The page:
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Comparing the low-fare airlines: Who wins the side-by-side competition?

Here is a list of the current batch of top domestic low-fare airlines. For a side-by-side comparison of what each offers in terms of classes, number of daily flights, in-flight food and entertainment options, leg room, and more, check a comparison chart. Or, find out which major U.S. cities are served by each airline.


AirTran flies from a hub in Atlanta (plus a minor hub in Orlando) to about three dozen business and vacation centers in the eastern half of the U.S. A few major cities in the West are also served. It offers not only a conventional coach service but also a business class priced at $35 to $85 per trip over the top unrestricted coach fare.

Alaska and America West

Alaska and America West seem to be carving out a low-fare niche while still operating hub-and-spoke route systems based in the West, with service across the country. Alaska also serves Canada and Mexico. Both lines offer conventional two-class service and fully realized frequent flyer programs complete with international partners. Fares generally follow the legacy-line pattern, with lots of restrictions on the cheapest tickets. Last year, America West kicked off several fare wars in first class—a strategy that would be most welcome in the future.


ATA Airlines (formerly American Trans Air) flies mainly longer-haul routes from hubs at Chicago (Midway) and Indianapolis to a number of major cities on the East Coast, in the West, in Hawaii, and to sun-sand-surf destinations in the southern U.S. and Caribbean. ATA’s future is very much in doubt these days—the line is in the process of selling gates at Midway plus, possibly, some of its planes. There’s no way to tell whether the line will survive as a separate entity or instead be absorbed by one or more of the other low-fare lines.


Frontier operates from a hub at Denver, with spokes to more than 40 large and midsize cities around the U.S., as well as five Mexico destinations. It flies single-class planes, has a frequent flyer program, and is phasing in personal screen entertainment options on some planes.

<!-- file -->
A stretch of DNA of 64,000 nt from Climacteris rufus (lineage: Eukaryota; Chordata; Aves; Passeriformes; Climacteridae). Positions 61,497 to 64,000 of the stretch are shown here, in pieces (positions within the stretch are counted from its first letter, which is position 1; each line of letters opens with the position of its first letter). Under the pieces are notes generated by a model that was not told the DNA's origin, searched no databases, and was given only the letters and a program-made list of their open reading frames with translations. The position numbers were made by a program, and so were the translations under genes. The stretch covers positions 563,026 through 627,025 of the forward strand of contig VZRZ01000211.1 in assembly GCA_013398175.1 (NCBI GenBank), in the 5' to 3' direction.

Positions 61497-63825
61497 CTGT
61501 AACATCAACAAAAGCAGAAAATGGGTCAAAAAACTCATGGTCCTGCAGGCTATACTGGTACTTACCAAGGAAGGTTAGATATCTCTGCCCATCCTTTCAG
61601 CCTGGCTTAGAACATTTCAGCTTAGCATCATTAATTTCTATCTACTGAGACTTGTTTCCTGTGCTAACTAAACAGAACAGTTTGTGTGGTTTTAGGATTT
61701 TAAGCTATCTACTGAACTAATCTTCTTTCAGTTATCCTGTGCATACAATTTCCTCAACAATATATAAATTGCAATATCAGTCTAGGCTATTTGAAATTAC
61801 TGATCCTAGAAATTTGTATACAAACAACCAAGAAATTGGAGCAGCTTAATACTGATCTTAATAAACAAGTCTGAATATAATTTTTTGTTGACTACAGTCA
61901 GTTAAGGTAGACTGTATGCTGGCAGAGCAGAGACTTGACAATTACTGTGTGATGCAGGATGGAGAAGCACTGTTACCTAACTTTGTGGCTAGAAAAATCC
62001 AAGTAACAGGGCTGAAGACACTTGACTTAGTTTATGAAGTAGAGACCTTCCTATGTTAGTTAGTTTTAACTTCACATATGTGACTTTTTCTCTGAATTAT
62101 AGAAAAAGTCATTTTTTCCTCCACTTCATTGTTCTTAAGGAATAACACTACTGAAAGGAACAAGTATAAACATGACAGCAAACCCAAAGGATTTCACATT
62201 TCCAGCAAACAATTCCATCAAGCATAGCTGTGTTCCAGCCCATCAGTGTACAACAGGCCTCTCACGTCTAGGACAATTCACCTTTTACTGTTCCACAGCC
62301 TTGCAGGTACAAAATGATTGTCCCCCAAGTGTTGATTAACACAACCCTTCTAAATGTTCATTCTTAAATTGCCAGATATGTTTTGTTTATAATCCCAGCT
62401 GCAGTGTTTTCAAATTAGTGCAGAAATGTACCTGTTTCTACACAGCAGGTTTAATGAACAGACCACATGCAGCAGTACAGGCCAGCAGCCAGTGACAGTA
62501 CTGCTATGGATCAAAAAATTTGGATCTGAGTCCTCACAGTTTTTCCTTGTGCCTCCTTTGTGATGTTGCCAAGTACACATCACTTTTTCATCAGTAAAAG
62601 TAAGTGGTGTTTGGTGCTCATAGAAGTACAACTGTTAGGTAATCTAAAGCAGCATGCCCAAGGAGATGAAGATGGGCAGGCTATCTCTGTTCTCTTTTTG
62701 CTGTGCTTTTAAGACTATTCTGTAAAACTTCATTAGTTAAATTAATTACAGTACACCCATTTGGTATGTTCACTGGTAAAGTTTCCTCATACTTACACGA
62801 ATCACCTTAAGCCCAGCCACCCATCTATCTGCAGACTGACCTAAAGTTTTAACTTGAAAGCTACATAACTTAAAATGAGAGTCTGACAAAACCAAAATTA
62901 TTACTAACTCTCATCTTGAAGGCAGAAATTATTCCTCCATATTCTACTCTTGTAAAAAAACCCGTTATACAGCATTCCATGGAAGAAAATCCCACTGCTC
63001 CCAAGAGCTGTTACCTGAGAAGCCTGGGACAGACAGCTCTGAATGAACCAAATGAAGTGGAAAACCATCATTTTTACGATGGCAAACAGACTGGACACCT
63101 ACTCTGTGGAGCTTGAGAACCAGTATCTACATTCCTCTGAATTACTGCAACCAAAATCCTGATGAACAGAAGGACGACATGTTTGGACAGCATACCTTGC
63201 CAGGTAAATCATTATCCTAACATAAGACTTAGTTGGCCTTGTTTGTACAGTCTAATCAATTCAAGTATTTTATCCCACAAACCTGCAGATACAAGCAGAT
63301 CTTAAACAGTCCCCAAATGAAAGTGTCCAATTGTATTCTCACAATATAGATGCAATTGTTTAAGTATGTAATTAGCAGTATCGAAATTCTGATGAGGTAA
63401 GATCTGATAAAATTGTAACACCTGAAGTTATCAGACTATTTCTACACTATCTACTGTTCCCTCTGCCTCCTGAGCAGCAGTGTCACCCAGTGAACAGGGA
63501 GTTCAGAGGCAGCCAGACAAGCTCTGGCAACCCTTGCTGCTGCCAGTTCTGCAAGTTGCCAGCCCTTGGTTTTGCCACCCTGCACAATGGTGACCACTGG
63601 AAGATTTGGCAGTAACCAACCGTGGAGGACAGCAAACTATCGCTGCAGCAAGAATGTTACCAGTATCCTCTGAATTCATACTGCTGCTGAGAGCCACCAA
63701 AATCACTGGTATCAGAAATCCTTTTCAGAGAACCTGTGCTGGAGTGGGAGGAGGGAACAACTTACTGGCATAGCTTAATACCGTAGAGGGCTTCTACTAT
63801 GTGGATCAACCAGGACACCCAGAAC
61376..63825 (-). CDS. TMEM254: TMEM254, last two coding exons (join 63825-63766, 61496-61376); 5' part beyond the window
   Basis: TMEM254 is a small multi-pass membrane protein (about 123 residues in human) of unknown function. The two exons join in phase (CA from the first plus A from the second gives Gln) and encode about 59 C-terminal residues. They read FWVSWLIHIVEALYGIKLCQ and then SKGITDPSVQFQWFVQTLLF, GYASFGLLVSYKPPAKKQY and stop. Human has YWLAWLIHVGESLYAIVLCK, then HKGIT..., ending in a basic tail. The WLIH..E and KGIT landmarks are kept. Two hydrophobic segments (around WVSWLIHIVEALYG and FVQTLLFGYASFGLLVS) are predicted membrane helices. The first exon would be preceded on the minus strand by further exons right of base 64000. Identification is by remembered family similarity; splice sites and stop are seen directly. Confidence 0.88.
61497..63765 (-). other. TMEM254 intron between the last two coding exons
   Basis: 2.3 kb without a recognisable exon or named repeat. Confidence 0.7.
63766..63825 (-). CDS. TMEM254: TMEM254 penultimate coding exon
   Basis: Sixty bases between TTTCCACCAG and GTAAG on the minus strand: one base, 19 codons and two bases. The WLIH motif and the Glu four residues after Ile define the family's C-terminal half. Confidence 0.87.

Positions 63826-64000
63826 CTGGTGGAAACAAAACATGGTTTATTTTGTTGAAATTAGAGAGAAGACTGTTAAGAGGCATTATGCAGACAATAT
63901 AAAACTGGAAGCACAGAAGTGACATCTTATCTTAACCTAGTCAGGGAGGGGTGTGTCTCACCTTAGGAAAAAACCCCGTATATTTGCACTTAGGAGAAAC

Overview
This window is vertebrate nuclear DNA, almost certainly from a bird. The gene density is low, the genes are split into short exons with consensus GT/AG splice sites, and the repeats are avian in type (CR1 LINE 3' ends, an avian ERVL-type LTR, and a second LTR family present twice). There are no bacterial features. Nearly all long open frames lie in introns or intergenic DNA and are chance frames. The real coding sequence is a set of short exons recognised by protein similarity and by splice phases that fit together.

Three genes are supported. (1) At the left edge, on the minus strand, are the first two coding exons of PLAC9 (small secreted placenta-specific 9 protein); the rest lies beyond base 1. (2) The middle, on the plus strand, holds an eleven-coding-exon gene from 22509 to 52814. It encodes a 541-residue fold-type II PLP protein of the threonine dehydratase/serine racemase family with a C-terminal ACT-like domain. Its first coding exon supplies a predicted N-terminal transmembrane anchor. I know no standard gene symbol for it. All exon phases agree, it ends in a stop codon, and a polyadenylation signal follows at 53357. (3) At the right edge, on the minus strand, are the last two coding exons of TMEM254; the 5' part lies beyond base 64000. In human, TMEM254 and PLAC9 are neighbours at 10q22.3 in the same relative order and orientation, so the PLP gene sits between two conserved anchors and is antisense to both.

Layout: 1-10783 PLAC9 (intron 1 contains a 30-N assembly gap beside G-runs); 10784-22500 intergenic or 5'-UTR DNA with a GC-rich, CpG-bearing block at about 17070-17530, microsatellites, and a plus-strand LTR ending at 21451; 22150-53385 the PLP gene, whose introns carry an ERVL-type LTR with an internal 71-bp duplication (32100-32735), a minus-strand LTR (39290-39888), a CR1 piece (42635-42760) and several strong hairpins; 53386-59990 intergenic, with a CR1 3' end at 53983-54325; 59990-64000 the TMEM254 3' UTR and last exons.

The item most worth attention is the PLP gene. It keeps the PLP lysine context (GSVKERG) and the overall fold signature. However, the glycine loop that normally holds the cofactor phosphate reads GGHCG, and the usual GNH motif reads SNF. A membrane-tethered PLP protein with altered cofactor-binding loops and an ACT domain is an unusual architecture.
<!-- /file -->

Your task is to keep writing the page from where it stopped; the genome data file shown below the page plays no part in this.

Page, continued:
JetBlue is emerging as a credible rival to Southwest as a business traveler’s favorite low-fare line. It flies mainly from a base at New York (JFK) to Florida, upstate New York, and the West, although it is now starting to fly a few additional routes. Sure, it’s nowhere near as big as Southwest, but right now it is probably the most innovative carrier in North America.

At 34-inch pitch, and with seats an inch wider than those of the ubiquitous Boeing 737 and 757 models, JetBlue’s coach is second only to Midwest in comfort among all the U.S. airlines, at least for rows 11 to 23. For some reason, JetBlue is keeping to the tighter 32-inch pitch in the first 10 rows of its A320s. Make sure to sit in row 11 or higher.

In early 2003, JetBlue announced a huge order for Regional Jets (RJs). JetBlue hasn’t yet said whether it will use those RJs to feed its long-haul flights—and thus become something of a network line—or use them for low-volume point-to-point flights. Perhaps we’ll see a bit of both. In any case, JetBlue could bring greatly improved air service to smaller U.S. cities.


Southwest has grown to giant size with a formula of undercutting legacy fares, often by a big margin, and running an efficient point-to-point route system. The legacy lines match at least some Southwest fares, but currently Southwest’s unrestricted business fares are generally well below the competition.

Southwest is an all-coach line. It’s famous for serving peanuts rather than real meals (although these days it offers a bit more of a snack on long flights) and its free-for-all rushes for unassigned seats. A bonus: Southwest’s new-generation Boeing 737s actually give you more legroom than you get on most of the legacy lines.


Spirit operates from the Northeast, Detroit, and Chicago (O’Hare) to warm-weather destinations in Florida and the Caribbean and to a few Western cities, with something of a hub at Detroit. The line offers a premium business-class option for no more than $100 (each way) over the price of its nonrefundable coach tickets, or $40 over its refundable coach fares.

Read this and other travel tips geared towards business travelers at Smarter Travel’s, run by Ed Perkins.

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